• It links site:start to :start
The end effect of this is that the welcome zone and the site zone have the same front page and menus, even though the zones are actually still separate.
You can grant guest access to the welcome zone, which has very little in it (basically, your combined front page, your join page, and your login page). But you deny guest access to the site zone, which has the 'meat' of the website in it.
Now the last thing left is to make it so your 'start' page looks like two separate pages, depending on whether you are a guest or not. The 'if_in_group' Comcode tag is good for this. For example:

Code

[if_in_group="1"]You are a guest. You must [page=":join"]join[/page] before you may access the website.[/if_in_group]
[if_in_group="2,3,4,5,6,7,8,9,10"]Normal front page goes within this Comcode tag.[/if_in_group]


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Was I helpful?
  • If not, please let us know how we can do better (please try and propose any bigger ideas in such a way that they are fundable and scalable).
  • If so, please let others know about ocPortal whenever you see the opportunity.
  • If my reply is too Vulcan or expressed too much in business-strategy terms, and not particularly personal, I apologise. As a company & project maintainer, time is very limited to me, so usually when I write a reply I try and make it generic advice to all readers. I'm also naturally a joined-up thinker, so I always express my thoughts in combined business and technical terms. I recognise not everyone likes that, don't let my Vulcan-thinking stop you enjoying ocPortal on fun personal projects.
  • If my response can inspire a community tutorial, that's a great way of giving back to the project as a user.
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Posted
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#27043
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Community saint

Yeah, what chris said is what I was going to say too.  O_o
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Posted
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#27060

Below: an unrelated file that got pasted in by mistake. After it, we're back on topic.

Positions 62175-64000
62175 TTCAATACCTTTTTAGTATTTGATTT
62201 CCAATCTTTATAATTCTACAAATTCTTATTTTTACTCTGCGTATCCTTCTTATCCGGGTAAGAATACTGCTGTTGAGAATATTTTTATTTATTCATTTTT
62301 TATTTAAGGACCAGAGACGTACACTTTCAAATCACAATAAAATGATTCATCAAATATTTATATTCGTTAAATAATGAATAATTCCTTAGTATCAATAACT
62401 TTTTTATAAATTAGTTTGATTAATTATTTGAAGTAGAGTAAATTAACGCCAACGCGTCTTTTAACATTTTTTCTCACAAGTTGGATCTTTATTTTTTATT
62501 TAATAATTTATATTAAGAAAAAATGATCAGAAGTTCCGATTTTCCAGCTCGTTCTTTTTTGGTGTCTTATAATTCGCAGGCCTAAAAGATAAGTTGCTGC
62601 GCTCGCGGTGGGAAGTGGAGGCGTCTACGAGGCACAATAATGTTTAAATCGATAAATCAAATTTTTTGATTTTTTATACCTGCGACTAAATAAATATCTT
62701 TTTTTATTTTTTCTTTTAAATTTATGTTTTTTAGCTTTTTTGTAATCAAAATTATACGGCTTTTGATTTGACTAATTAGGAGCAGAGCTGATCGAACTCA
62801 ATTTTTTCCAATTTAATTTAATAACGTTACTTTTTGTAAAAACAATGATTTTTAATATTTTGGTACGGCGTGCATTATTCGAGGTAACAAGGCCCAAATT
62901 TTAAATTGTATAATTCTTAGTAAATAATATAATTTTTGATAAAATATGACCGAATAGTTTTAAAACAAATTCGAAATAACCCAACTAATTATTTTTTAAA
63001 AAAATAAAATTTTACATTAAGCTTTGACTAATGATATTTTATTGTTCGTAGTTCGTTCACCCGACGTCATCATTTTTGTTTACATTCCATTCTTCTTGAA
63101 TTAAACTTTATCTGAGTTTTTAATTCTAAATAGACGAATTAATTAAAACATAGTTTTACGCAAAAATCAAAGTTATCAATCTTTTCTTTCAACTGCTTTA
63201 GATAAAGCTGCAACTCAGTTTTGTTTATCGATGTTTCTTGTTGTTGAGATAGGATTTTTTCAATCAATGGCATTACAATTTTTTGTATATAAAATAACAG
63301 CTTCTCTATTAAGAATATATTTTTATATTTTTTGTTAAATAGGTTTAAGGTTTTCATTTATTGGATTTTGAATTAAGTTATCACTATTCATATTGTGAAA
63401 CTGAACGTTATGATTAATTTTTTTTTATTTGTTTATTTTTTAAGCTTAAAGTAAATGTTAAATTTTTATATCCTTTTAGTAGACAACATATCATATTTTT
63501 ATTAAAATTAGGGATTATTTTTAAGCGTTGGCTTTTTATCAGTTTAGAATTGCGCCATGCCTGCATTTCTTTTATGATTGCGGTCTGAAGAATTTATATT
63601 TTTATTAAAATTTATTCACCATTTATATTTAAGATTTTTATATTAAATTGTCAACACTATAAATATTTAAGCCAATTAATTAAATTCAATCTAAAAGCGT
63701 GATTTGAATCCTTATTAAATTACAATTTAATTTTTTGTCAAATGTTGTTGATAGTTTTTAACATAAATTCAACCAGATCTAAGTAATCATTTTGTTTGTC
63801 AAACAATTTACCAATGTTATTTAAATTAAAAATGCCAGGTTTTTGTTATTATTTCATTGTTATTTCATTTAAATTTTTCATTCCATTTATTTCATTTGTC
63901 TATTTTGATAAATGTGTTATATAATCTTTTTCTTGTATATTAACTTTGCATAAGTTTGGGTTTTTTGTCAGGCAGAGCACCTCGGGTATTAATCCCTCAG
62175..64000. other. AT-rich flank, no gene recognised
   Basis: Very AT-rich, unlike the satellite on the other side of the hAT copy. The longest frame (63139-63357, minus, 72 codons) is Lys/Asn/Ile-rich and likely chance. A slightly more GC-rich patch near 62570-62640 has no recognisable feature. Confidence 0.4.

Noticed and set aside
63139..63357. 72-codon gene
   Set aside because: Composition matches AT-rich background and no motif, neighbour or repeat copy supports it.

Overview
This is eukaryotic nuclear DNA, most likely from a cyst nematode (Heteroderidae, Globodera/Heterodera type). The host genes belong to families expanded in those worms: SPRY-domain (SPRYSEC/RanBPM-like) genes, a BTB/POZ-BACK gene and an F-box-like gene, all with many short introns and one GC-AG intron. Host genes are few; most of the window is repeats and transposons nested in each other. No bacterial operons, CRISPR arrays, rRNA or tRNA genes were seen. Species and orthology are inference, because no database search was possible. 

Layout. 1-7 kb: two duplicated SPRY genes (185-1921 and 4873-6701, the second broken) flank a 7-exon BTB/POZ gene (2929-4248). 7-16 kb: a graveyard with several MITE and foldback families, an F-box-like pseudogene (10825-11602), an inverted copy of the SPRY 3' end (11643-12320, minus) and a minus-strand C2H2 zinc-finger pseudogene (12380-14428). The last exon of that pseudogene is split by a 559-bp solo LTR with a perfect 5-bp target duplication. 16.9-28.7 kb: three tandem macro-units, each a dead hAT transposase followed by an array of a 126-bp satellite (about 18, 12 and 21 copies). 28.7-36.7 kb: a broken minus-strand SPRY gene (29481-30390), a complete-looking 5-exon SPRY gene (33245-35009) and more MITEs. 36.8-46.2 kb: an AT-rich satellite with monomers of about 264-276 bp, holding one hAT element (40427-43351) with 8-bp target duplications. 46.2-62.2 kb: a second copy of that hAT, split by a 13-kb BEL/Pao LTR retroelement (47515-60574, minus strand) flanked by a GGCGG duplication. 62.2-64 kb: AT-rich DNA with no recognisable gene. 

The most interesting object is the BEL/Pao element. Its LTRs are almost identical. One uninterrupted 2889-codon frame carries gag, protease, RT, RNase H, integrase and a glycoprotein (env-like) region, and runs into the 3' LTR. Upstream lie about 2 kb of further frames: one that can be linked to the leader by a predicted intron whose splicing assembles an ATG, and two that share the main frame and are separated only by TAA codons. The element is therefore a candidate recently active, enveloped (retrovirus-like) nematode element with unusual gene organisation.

Joe
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Honoured member

Now the last thing left is to make it so your 'start' page looks like two separate pages, depending on whether you are a guest or not.

What exactly do you mean by this, Chris? Do you mean that if a guest visits the site zone, he will be given an error message stating him or her must login first to view that specific zone, and if a member would visit the welcome zone, they would be forwarded to the site zone, correct? This is all a little confusing. Sorry if I made my first post unclear, it was a bit difficult to explain.

Where exactly would I place this comcode tag? When a guest types in your domain name, they would obviously be viewing the welcome page (depending on the single public zone setting Chris stated above) of your website. I'm looking for a way so that when a member types in your domain name, they would view the welcome page (they would obviously need to login first as they would be considered a guest), and after members have logged in, they would be redirected to the site zone.

Even if after a member logs in and types in your domain name (domain.com (which would be where the welcome zone is located)), they would be again, redirected to the site zone. So to chop a few things down:

I know how to restrict the 'site' zone access from guests. I know how to restrict the 'welcome' zone access from members, I just want it so members will be redirected to the site zone after login, and not be able to view the 'welcome' zone from that point on.